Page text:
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Imachara (Greek: Ἱμιχάρα or Ἡμιχάρα, Ptol.), was an ancient city of Sicily repeatedly mentioned by Cicero among the municipal towns of the island. There is great discrepancy in regard to the form of the name, which is written in many manuscripts Macarensis or Macharensis; and the same uncertainty is found in those of Pliny, who also notices the town among those of the interior of Sicily.[1] The precise location of Imachara is not known but has been and remains the subject of much scholarly debate.

History and location[edit]

From the manner in which it is spoken of by Cicero, it would seem to have been a town of some consideration, with a territory fertile in corn. That writer associates it with Herbita, Assorus, Agyrium (modern Agira), and other towns of the interior, in a manner that would lead us to suppose it situated in the same region of Sicily; and this inference is confirmed by Ptolemy, who places Hemichara or Himichara (evidently the same place) in the northeast of Sicily, between Capitium (modern Capizzi) and Centuripa (modern Centuripe).[2] Hence Cluverius conjectured that it may have occupied the site of Traina, but this is wholly uncertain. Fazello and other Sicilian writers have supposed the ruins of an ancient city, which are still visible on the coast about 15 km north of Cape Pachynum, near the Porto Vindicari, in the comune of Noto, to be those of Imachara; but though the name of Macaresa, still borne by an adjoining headland, gives some color to this opinion, it is wholly opposed to the data furnished us by ancient authors, who all agree in placing Imachara in the interior of the island. The ruins in question, which indicate the site of a considerable town, are regarded by Cluverius (but equally without authority) as those of Ichana.[3] Modern scholars still debate the location of the city. The editors of the Barrington Atlas of the Greek and Roman World tentatively place Imachara at the località of Vaccarra di Nicosia in the comune of Nicosia.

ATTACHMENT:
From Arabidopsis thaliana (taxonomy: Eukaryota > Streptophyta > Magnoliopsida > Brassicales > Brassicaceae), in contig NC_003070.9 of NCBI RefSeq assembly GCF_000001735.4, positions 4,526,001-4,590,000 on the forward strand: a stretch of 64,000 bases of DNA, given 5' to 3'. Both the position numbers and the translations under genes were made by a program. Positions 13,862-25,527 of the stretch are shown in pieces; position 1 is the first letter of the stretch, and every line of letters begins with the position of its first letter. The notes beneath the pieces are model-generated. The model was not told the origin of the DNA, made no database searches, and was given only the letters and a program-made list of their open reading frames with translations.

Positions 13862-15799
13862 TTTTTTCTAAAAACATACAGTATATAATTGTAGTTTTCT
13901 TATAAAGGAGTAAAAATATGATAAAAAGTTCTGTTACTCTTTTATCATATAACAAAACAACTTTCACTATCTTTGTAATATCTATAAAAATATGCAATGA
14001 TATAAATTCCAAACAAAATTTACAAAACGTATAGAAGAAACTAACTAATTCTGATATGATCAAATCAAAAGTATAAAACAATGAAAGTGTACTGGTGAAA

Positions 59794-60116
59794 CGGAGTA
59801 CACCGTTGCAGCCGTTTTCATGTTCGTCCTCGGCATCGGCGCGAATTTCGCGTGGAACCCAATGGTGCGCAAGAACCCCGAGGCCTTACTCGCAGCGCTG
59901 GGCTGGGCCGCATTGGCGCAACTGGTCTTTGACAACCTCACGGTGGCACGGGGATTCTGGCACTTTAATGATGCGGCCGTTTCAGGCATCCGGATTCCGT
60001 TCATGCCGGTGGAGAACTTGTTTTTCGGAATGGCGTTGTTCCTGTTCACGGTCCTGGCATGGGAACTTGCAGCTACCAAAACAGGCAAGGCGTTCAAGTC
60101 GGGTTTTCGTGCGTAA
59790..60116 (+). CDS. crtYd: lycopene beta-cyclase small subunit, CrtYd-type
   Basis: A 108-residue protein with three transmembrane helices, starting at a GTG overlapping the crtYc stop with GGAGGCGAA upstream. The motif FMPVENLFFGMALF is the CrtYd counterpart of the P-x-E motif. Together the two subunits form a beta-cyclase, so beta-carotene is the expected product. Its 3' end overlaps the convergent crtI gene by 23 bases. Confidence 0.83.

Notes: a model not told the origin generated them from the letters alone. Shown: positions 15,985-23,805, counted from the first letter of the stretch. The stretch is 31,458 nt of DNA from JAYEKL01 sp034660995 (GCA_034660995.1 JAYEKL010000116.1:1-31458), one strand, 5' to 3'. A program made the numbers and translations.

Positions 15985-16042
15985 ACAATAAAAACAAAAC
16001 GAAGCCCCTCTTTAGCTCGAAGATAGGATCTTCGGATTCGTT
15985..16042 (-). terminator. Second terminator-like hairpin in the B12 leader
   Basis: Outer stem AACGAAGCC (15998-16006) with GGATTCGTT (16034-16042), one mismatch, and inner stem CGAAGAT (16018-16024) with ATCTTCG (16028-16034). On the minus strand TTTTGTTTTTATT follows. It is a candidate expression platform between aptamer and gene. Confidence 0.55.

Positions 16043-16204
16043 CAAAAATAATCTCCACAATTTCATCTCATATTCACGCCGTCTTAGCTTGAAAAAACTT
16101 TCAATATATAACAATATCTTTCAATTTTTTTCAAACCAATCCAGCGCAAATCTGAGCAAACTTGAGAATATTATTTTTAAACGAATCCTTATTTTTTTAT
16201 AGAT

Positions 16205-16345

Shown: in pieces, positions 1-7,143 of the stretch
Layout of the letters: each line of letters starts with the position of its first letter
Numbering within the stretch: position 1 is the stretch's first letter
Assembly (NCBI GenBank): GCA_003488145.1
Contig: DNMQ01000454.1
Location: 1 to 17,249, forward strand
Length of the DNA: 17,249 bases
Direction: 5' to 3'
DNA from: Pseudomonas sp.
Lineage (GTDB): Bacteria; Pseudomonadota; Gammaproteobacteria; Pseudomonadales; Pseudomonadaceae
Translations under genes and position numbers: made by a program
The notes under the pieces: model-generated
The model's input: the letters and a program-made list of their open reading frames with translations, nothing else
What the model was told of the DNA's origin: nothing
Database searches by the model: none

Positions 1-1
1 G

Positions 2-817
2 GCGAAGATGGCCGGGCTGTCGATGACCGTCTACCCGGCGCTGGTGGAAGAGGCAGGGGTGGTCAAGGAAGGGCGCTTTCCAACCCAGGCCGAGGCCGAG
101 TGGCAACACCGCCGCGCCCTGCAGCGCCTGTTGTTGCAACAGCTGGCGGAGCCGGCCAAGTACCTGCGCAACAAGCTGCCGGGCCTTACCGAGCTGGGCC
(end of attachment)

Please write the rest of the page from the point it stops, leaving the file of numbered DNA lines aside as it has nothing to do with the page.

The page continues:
1. ^ Cicero In Verrem iii. 1. 8, 42, v. 7; Zumpt, ad loc.; Plin. iii. 8. s. 14; Karl Julius Sillig, ad loc.
  2. ^ Ptol. iii. 4. § 12.
  3. ^ Cluver. Sicil. p. 356; Tommaso Fazello de Reb. Sic. iv. 2, p. 217; Amico, Not. ad Fazell. pp. 417, 447; Richard Hoare, Classical Tour, vol. ii. p. 301.